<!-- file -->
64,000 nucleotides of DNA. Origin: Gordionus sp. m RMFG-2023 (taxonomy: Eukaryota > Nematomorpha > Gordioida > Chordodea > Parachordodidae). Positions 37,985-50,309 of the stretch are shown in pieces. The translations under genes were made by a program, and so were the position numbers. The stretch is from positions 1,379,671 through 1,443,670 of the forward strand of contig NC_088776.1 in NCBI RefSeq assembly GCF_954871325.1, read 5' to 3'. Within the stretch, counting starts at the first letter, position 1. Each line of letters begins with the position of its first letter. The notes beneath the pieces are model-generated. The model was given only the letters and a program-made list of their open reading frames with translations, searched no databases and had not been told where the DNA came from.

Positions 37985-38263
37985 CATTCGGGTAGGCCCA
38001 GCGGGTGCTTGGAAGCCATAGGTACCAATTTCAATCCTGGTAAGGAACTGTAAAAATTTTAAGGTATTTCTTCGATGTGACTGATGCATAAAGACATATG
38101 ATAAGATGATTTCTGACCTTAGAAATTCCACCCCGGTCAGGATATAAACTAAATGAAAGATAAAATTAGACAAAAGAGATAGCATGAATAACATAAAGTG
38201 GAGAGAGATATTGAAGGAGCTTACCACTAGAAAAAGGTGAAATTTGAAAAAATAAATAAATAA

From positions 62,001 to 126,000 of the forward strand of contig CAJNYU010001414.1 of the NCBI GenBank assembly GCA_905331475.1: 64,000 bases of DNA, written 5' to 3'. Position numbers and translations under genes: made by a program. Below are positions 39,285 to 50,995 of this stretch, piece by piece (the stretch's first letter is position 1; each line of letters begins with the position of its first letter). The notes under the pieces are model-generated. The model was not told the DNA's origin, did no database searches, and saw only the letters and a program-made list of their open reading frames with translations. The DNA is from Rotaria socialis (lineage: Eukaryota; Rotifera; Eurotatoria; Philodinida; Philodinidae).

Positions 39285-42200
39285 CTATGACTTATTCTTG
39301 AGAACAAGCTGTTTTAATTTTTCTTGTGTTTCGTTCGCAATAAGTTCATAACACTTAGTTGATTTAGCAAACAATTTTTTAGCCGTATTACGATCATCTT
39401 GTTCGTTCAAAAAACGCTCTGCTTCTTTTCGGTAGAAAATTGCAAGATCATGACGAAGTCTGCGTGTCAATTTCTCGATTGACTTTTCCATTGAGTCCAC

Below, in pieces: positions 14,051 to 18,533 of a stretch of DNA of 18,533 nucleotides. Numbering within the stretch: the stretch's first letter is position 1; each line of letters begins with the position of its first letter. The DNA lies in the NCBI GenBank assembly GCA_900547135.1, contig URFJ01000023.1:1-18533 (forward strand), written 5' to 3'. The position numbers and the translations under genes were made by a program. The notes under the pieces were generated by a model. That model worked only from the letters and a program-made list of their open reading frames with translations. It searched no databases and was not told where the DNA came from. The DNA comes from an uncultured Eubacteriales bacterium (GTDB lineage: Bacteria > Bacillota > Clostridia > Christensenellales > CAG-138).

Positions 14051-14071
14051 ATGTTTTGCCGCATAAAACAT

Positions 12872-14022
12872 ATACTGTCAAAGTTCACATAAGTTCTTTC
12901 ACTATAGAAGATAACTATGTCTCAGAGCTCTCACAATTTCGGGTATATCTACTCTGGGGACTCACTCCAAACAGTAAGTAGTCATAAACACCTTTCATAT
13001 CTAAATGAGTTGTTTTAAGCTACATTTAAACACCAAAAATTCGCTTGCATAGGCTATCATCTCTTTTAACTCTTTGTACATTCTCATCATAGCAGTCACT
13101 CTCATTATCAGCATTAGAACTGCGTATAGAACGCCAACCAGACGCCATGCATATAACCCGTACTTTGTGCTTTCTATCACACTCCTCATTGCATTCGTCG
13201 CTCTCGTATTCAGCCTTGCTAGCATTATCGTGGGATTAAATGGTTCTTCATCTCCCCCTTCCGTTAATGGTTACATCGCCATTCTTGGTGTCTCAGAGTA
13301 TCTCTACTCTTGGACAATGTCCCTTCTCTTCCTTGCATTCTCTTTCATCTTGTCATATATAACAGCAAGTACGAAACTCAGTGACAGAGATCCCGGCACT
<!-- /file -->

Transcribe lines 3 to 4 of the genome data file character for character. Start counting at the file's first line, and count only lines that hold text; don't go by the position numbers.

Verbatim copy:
37985 CATTCGGGTAGGCCCA
38001 GCGGGTGCTTGGAAGCCATAGGTACCAATTTCAATCCTGGTAAGGAACTGTAAAAATTTTAAGGTATTTCTTCGATGTGACTGATGCATAAAGACATATG